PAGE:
Spotlight on Sourdough

The Blue Zones Solution: Eating and Living Like the World’s Healthiest People, is a 2015 book by Dan Buettner that looks carefully at what the longest living communities on earth all have in common. The shared characteristics of these cultures—which are as diverse as Akaria, Greece (an island near Turkey in the Aegean), Loma Linda, California, and Okinawa, Japan among others—are, in part:

  • a built-in, active lifestyle
  • strong communities reinforcing healthy behaviors
  • a habit of eating only to 80% of fullness

Foods Associated with Healthy Communities
A sampling of abundantly eaten foods in these communities, which boast the highest concentrations of centenarians in the world, includes:

  • beans
  • wild greens
  • fruit
  • fish
  • brown rice
  • sourdough bread
  • barley
  • almonds
  • avocados
  • soy milk
  • tofu

As well as:

  • little if any added sugar
  • only occasional meat and only in small 3-4 oz. portions
  • zero or just 1-2 glasses of alcohol daily

Most of these habits and foods are well known to be reliable promoters of good health. Yet sourdough bread stands out as a somewhat unlikely addition to the vitamin-rich, fibrous, low- or healthy fat, whole-food diets.

It turns out that there is much to know about how this particular type of yeast offers unique health benefits. The bread that is its product should never be mentioned in proscriptions to avoid white bread as a blood-sugar-spiking, marginally nutritious, refined carbohydrate we can all do with a lot less of.

Types of Bread Starters
A bread starter is simply a mixture of water and flour that has been colonized by yeast to provide fermentation for new batches of bread. The added yeast can be either “active dry,” or the flour mixture can be allowed to collect naturally occurring wild yeast and bacteria from the environment.

This is the principle difference between sourdough bread and other types: sourdough is made with wild yeast, and it is more microbiologically complex than active dry yeast. Among the healthy bacteria found specifically in sourdough yeast are lactobacillus and acetobacteria.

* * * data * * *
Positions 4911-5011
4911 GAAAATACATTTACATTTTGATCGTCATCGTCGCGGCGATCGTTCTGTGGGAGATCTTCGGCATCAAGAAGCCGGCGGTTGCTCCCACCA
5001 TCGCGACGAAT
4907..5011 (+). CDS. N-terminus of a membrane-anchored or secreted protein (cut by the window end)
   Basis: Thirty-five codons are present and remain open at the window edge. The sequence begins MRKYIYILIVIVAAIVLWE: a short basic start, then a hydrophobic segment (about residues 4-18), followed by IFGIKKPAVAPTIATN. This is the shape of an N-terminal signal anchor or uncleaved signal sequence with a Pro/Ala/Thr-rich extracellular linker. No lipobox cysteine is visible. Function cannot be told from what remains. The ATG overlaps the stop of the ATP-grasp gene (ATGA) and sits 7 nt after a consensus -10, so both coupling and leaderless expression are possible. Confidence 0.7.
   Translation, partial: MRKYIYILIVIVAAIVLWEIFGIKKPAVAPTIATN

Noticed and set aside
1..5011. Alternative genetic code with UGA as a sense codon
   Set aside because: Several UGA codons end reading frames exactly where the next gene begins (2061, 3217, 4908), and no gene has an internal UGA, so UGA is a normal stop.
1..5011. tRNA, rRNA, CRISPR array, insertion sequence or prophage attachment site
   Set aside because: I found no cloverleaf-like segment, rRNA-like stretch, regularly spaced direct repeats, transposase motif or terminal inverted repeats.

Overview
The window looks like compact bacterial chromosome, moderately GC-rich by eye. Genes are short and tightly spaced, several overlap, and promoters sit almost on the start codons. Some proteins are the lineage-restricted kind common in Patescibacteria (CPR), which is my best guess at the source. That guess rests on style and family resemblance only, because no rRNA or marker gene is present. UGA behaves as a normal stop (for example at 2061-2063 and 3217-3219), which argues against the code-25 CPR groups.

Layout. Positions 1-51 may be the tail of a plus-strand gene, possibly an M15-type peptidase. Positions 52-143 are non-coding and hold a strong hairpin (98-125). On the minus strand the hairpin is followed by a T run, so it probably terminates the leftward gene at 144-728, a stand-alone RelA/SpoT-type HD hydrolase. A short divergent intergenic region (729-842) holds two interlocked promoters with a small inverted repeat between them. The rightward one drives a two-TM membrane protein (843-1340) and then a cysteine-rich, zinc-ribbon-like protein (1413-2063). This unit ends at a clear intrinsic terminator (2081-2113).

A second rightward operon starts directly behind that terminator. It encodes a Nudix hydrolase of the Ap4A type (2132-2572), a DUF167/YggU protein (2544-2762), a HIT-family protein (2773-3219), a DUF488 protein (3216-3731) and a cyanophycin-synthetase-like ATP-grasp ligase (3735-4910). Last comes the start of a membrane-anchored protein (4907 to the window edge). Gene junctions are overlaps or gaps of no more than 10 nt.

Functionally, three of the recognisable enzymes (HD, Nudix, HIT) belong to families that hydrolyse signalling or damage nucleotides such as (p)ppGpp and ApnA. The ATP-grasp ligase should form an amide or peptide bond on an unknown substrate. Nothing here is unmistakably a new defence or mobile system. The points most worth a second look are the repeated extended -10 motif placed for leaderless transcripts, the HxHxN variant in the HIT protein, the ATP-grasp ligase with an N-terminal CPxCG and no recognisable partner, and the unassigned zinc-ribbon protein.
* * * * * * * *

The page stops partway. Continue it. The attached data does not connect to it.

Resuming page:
Sourdough starters have been used for centuries, and unlike other starters, are often maintained in stable colonies for long periods of time—even centuries—since it is simpler to maintain this type of starter than to remake it. This is likely one way that some healthy cultures wind up relying primarily on sourdough to make their bread.

Sourdough as Health Food
Here are some of the key characteristics that make sourdough bread a health food:

  • Sourdough breads are made from whole wheat flour.
  • Fermenting with wild yeast converts sugars into lactic acid, lowering the bread’s glycemic index (and imparting that trademark slightly sour taste).
  • Buettner’s colleague Gianni Pes, a senior researcher at the University of Sassari, Italy, has demonstrated that this type of bread is able to lower the glycemic load, reducing after-meal glucose and insulin blood levels by as much as 25% percent.
  • This helps protect the pancreas and may help prevent obesity and diabetes.

Other studies have shown that yeast in general has probiotic effects, including treatment of intestinal diseases in part due to the removal of mycotoxins as they bind to the yeast cell wall.

Yet sourdough appears to be the champion among rivals when it comes to nutrient bioavailability. One study compared the effects of different kinds of bread fermentation on subjects’ mineral absorption ability.

Over the course of three weeks, laboratory rats were fed either: reconstituted whole wheat flour (white flour plus bran), yeast bread, sourdough bread or none (controls). The favorable results for sourdough were as follows:

  • Magnesium absorption was significantly greater in rats fed the sourdough diets than in those consuming whole wheat flour and yeast bread.
  • Sourdough bread enhanced iron absorption.
  • Zinc absorption was strongly depressed in the presence of unprocessed whole wheat flour in the diet, whereas
  • Sourdough bread led to maximal zinc absorption.
  • Copper absorption increased significantly when rats were fed the sourdough bread.

It’s evident that sourdough bread belongs in an entirely different category from white and even whole wheat bread, and should be made a delicious, regular addition to a healthy diet.

National Geographic, Apr. 2015, Book Talk with Dan Buettner, author of The Blue Zones Solution,

NPR, Eat to Break 100, Apr. 2015,

Nutrition, 2003, Vol. 19, No. 6, pp. 524-30,

Nutrients, 2010, Vol. 2, No. 4, pp. 449-73,

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